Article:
Editor’s Note: Ciento is now closed.
When talking about Mexican food, the word beginning with the letter O that typically comes to mind is “Olé!” But after a visit to Ciento Tequila Bar and Mexican Kitchen in Golden Valley, you’d be more likely to say “Oy.” Located in the old Majors Sports Cafe spot off 394 and Louisiana Ave., this new concept from Premier Restaurant Management beckons customers with promises of more than 100 tequilas and “authentic and creative” Mexican food, but as a recent evening there revealed, the uneven dining experience at Ciento will also have you saying “no” much more than “sí.” Lo siento, but Barrio this ain’t.
As a restaurant that touts its drinks before the food in its name, you’d think Ciento’s servers would be thoroughly versed in its menu of 111 tequilas, ranging from $4 shots of oro and mezcal varieties to an $85 shot of Patron Burdeos. Since the members of our group didn’t all know the ins and outs of each kind of tequila, we asked our server to walk us through the menu. “Wait just a minute,” she called back as she ran to the bar to fetch a paper sign that explained the differences among the tequilas and then read it to us, word for word. When we asked for recommendations, she deferred to the host on duty that night, who seemed to have a much better grasp of the selection. Note to management: If you’re going to bill yourself as a tequila bar, your staff should know the tequila. We’re not saying they should be able to give a five-minute presentation on each variety’s merits and flaws, but they shouldn’t have to read from a piece of paper to give diners a basic overview of the menu.
After all of that, most of us decided to go for mixed drinks instead, to varying degrees of success. The house Ciento Margarita ($9) was a fine example of how a simple drink can outshine its fancier counterparts on the cocktail menu. The flavors of the tequila, lime juice, and Cointreau were well balanced, unlike in the Sangre Margarita ($8), which mostly tasted of tequila, to the detriment of the appealing blend of prosecco, lime juice, agave nectar, and blood orange juice that made up the rest of the drink. The Ginger and Spice ($8) lacked ginger flavor but tasted suspiciously like it contained an abundance of sour mix (though upon checking with the bartender, we confirmed it was lime juice), and the Tajito ($8) — a mojito made with tequila in place of rum — paled in comparison to its inspiration. The chalice-like goblet in which the white wine sangria ($6) was served was impressive, but the taste of the peach schnapps overwhelmed the drink’s other components.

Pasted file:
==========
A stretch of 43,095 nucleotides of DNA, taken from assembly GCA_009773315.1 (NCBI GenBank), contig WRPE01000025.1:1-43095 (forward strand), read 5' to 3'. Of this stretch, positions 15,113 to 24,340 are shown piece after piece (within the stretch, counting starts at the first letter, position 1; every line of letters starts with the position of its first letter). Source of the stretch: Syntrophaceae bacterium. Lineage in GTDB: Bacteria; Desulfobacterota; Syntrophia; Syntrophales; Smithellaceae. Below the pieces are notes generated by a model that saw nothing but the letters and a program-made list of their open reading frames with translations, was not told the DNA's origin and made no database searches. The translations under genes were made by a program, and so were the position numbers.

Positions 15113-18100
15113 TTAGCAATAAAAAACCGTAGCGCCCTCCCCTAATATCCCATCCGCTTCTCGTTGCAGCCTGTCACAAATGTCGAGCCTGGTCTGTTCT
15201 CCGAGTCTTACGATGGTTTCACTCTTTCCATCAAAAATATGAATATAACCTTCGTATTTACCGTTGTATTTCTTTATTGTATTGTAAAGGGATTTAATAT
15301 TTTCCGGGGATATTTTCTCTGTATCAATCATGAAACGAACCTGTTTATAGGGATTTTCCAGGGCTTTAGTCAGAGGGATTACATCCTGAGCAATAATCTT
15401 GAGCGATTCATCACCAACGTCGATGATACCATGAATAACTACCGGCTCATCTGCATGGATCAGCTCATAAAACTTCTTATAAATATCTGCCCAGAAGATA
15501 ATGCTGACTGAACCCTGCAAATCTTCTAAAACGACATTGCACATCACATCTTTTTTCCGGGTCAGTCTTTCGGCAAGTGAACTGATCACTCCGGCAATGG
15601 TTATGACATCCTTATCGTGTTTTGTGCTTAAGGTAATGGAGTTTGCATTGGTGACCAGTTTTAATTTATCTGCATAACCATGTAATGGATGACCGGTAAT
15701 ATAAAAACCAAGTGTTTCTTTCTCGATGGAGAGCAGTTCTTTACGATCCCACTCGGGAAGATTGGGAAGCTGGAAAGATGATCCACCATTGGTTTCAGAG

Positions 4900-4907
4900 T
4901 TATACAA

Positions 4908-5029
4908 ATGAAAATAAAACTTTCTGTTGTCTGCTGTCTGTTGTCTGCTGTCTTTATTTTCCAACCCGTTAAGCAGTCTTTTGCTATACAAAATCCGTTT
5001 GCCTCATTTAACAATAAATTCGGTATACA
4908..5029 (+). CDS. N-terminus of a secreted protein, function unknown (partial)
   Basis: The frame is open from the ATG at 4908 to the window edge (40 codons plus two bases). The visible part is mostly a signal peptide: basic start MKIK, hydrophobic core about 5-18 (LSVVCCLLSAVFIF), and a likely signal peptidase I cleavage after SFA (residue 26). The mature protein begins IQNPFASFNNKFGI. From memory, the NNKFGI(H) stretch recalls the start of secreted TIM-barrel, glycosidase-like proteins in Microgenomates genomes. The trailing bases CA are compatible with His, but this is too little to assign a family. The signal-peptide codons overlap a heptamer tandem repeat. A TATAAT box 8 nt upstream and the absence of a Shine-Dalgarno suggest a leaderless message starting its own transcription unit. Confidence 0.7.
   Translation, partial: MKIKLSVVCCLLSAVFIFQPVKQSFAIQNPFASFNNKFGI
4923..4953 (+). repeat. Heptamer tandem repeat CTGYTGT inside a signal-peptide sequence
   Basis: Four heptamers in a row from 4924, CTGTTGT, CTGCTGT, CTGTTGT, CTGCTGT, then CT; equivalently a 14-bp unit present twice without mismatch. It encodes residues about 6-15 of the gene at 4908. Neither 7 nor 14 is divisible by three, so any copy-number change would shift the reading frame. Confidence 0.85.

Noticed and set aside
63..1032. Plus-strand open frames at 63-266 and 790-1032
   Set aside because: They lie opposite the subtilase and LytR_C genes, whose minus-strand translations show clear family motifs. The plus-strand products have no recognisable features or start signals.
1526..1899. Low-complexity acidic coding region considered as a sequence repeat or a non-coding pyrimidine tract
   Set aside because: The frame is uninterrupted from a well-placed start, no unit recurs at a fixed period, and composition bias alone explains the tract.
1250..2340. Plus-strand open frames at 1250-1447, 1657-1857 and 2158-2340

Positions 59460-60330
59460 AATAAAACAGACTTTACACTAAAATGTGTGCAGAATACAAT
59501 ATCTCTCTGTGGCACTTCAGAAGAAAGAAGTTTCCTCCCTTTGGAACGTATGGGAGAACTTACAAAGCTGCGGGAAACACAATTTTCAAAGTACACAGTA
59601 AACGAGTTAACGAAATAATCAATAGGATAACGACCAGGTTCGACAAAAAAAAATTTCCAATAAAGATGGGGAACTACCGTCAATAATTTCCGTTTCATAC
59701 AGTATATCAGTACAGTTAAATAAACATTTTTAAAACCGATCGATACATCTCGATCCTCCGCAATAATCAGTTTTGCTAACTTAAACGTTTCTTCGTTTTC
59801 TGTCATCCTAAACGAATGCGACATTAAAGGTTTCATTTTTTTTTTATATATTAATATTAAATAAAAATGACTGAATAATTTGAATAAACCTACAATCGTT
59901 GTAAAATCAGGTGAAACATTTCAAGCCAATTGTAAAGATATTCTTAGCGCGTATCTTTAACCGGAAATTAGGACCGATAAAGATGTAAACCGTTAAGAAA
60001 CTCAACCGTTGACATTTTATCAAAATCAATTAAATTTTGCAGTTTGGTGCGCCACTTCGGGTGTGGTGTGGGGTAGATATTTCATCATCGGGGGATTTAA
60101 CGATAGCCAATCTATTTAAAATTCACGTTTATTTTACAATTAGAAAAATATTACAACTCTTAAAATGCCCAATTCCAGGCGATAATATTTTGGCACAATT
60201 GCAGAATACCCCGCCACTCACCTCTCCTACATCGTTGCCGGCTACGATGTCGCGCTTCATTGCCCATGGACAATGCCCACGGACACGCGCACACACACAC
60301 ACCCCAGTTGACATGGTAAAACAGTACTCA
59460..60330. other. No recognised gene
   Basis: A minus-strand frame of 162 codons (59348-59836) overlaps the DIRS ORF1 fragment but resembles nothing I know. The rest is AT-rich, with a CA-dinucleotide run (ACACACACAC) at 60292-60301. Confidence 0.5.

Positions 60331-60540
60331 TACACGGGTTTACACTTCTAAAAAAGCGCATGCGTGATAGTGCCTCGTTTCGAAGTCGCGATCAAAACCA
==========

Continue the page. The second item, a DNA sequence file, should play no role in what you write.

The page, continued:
Drinks finally settled, we turned to the food, and two things immediately stood out: 1) OMG, tableside guacamole! and 2) you mean we have to pay for chips and salsa? Aren’t free chips and salsa what make a restaurant a Mexican restaurant? We anted up the $1.99 for bottomless chips and salsa and were disappointed to find the salsa to be little more than tomato puree lacking any freshness whatsoever. Bummer. Instead, we set our hopes on the tableside guac ($8.99), which our waitress mixed in a plastic molcajete while asking us how many tomatoes and jalapeños we wanted added to the avocado. Unfortunately, she didn’t ask us how much of the lime juice “dressing” we wanted, and we ended up with a bowl full of guac that tasted like lime juice — and only lime juice. Double bummer.
For the most part, though, the entrees did compensate for the lackluster drinks and apps. The fish dishes, in particular, stood out for their expert seasoning and texture. The seared tuna tacos ($12) featured a jalapeño cabbage slaw that added a pleasant crunch to the tender fish, and the tilapia veracruz ($15) garnered raves for its orange-spiked flavor and the addictive sauteed onions on the side. Once the flour tortillas arrived on the side of the chile-rubbed tuna, we realized it was practically the same dish as the tuna tacos but for $7 more. Still tasty, just more expensive.
A mixed grill of chicken and skirt steak fajitas ($16) performed admirably, with the nicely charred steak edging out the extremely lightly seasoned chicken for best filling. The meat in the carnitas tacos ($8), however, tasted a bit dry, as did its accompanying rice and beans. When measured up against the same dish at Barrio, there was no comparison to the moist, flavorful, and balanced meat at that establishment’s two locations in downtown Minneapolis and St. Paul. The Ciento burrito ($9) could best be described as a meat bomb — the flour tortilla was so packed with rice and chicken that it left no room for sauce, cheese, sour cream, or other toppings inside. Diners accustomed to the Chipotle-style, everything-but-the-kitchen-sink burritos may be surprised, but when forkfuls of meat were mixed with the lettuce and such on the side, it made for a satisfying dish.
With dessert, however, our meal took a turn for the worse. It wasn’t the fault of the fried ice cream and apple fajitas — both had their fans — but it was the tres leches cake, which we had to return to the kitchen due to its rancid taste. When we told our waitress about the gag-inducing pastry, she hinted that it hadn’t been the first time the kitchen had received such a complaint. Really? Perhaps it doesn’t belong on the menu then.
Our waitress did give us one good tip, however. “Back home in Grand Forks, we have Paradiso, and this is a big step up from there,” she shared as we settled the bill. Note to selves: If ever in Grand Forks, steer clear of Paradiso.
BEST BET: The fish dishes showed that someone in the kitchen has a good grasp of seafood. Try the seared tuna tacos ($12) or the tilapia veracruz ($15).
Ciento Tequila Bar and Mexican Kitchen
Mexican cuisine in Golden Valley
6440 Wayzata Blvd
Golden Valley, MN 55426
OWNER: Premier Restaurant Management
HOURS: 11am-1am daily
RESERVATIONS / RECOMMENDED: Yes / No
VEGETARIAN / VEGAN: Yes / No
ENTREE RANGE: $7-20